STATEMENT OF CAM SHOLLY, ASSOCIATE DIRECTOR, VISITOR AND RESOURCE PROTECTION, NATIONAL PARK SERVICE, U.S. DEPARTMENT OF THE INTERIOR, BEFORE THE HOUSE SUBCOMMITTEE ON PUBLIC LANDS AND ENVIRONMENTAL REGULATION, OF THE COMMITTEE ON NATURAL RESOURCES, CONCERNING H.R. 1497, TO AMEND TITLE 36, UNITED STATES CODE, TO ENSURE THAT MEMORIALS COMMEMORATING THE SERVICE OF THE UNITED STATES ARMED FORCES MAY CONTAIN RELIGIOUS SYMBOLS, AND FOR OTHER PURPOSES.
Mr. Chairman and members of the Subcommittee, thank you for the opportunity to appear before you today to present the Department of the Interior's views on H.R. 1497, to amend title 36, United States Code, to ensure that memorials commemorating the service of the United States Armed Forces may contain religious symbols, and for other purposes.
H.R. 1497 would amend chapter 21 of title 36, United States Code, to allow religious symbols to be included as part of either a military memorial that is established or acquired by the United States Government, or a military memorial not established by the United States Government, but for which the American Battle Monuments Commission (Commission) cooperated in the establishment of the memorial. H.R. 1497 also defines a military memorial as a memorial or monument commemorating the service of the United States Armed Forces, including works of architecture and art.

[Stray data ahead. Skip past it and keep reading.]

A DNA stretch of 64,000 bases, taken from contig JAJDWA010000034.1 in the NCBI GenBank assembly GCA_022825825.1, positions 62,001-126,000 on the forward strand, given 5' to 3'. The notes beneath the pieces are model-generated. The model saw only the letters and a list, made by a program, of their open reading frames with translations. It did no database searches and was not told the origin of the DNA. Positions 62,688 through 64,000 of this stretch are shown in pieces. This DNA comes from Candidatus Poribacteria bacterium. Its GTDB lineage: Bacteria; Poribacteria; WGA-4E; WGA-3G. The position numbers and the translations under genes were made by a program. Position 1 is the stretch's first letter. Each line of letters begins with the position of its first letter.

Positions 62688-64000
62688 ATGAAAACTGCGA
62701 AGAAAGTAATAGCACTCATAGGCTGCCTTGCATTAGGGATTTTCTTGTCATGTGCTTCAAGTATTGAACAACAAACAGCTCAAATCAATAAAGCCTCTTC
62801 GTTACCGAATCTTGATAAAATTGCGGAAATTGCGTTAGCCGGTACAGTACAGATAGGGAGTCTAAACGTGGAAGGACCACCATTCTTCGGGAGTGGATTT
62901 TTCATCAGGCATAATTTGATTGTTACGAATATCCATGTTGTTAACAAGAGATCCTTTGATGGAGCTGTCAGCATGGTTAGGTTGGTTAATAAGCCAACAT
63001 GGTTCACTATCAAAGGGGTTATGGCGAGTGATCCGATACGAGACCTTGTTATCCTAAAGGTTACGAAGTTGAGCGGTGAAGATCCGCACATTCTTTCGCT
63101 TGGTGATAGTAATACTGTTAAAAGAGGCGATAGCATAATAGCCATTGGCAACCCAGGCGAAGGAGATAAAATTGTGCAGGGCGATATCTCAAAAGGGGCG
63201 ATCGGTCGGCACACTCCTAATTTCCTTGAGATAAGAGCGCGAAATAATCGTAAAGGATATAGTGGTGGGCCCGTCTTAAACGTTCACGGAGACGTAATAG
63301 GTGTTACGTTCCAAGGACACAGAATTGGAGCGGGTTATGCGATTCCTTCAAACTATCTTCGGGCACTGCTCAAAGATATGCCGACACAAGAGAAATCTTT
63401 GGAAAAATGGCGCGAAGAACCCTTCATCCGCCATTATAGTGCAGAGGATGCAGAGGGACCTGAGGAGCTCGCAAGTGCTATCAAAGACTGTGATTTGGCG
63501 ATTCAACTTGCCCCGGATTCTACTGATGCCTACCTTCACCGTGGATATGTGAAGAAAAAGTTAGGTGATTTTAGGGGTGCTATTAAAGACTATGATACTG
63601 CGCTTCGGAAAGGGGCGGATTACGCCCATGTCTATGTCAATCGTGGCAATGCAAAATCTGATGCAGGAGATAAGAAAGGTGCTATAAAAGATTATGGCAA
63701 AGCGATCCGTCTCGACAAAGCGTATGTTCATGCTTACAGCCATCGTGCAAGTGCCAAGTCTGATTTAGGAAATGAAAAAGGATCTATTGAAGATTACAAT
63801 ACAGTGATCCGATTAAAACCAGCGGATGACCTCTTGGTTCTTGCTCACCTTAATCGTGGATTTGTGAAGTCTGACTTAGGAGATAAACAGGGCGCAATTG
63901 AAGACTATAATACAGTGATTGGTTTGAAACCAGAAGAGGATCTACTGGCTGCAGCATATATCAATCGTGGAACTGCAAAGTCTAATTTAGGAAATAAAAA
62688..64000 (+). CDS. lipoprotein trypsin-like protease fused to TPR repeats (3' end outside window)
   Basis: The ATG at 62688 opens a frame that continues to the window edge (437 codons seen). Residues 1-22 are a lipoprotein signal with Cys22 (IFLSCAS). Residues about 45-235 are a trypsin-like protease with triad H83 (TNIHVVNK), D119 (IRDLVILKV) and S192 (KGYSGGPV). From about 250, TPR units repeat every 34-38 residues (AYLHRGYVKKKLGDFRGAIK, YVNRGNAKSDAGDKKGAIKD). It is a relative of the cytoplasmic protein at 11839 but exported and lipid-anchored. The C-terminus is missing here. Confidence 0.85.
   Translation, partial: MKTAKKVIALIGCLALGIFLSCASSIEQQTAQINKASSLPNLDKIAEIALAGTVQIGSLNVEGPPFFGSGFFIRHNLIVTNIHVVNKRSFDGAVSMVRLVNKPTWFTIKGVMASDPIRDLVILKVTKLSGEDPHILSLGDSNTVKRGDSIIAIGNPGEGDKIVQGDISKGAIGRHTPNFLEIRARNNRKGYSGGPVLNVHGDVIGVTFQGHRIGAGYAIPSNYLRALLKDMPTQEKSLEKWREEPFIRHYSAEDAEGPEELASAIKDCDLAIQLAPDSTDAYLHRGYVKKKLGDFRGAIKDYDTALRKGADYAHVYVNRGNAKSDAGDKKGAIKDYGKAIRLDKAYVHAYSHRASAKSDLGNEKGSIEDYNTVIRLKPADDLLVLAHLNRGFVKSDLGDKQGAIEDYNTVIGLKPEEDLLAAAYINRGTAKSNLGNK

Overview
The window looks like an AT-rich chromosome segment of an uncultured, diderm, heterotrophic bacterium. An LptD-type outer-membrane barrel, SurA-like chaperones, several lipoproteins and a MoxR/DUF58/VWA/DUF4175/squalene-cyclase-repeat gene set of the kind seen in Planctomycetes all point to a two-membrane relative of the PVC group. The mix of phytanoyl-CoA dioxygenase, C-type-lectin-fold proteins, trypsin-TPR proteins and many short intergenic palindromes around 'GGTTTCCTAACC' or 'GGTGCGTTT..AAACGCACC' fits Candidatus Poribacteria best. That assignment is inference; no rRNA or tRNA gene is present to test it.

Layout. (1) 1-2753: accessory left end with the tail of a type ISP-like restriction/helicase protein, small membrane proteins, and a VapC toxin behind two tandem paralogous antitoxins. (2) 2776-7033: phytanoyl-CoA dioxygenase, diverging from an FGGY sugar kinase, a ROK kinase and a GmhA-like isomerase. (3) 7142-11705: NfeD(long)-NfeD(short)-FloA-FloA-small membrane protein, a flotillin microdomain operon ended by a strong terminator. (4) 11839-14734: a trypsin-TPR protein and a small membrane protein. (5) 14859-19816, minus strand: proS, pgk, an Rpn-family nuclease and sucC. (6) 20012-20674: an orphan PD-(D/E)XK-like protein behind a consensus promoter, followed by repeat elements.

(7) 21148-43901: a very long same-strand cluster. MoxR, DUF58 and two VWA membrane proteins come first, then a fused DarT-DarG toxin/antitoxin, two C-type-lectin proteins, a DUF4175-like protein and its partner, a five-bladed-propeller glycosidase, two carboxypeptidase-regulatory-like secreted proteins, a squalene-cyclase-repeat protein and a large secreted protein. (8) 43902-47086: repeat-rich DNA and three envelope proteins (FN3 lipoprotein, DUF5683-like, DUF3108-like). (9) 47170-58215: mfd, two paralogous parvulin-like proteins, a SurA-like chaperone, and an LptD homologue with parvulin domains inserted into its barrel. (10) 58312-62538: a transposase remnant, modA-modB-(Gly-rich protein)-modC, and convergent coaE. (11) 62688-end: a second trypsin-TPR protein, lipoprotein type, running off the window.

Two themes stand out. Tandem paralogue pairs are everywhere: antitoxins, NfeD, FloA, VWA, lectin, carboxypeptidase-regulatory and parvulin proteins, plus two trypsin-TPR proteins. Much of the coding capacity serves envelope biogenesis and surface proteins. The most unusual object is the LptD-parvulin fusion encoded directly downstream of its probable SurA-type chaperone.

The National Park Service administers those military memorials located on parkland in the District of Columbia, some of which were established under the Commemorative Works Act, and those war memorials within parks in other parts of the country. It is our honor and privilege to manage and interpret these memorials.Concerning the effects of this legislation, the Department defers to the Commission for a position on H.R. 1497 to the extent it involves memorials administered by the Commission or for which the Commission cooperated in the establishment.Next, H.R. 1497 may also affect memorials administered by the Department of Defense which should have the opportunity to offer its views.Finally, the Department defers to the Department of Justice as to any potential First Amendment questions raised by H.R. 1497.
Mr. Chairman, this concludes my prepared remarks.I would be happy to answer any questions you or any other members of the subcommittee may have.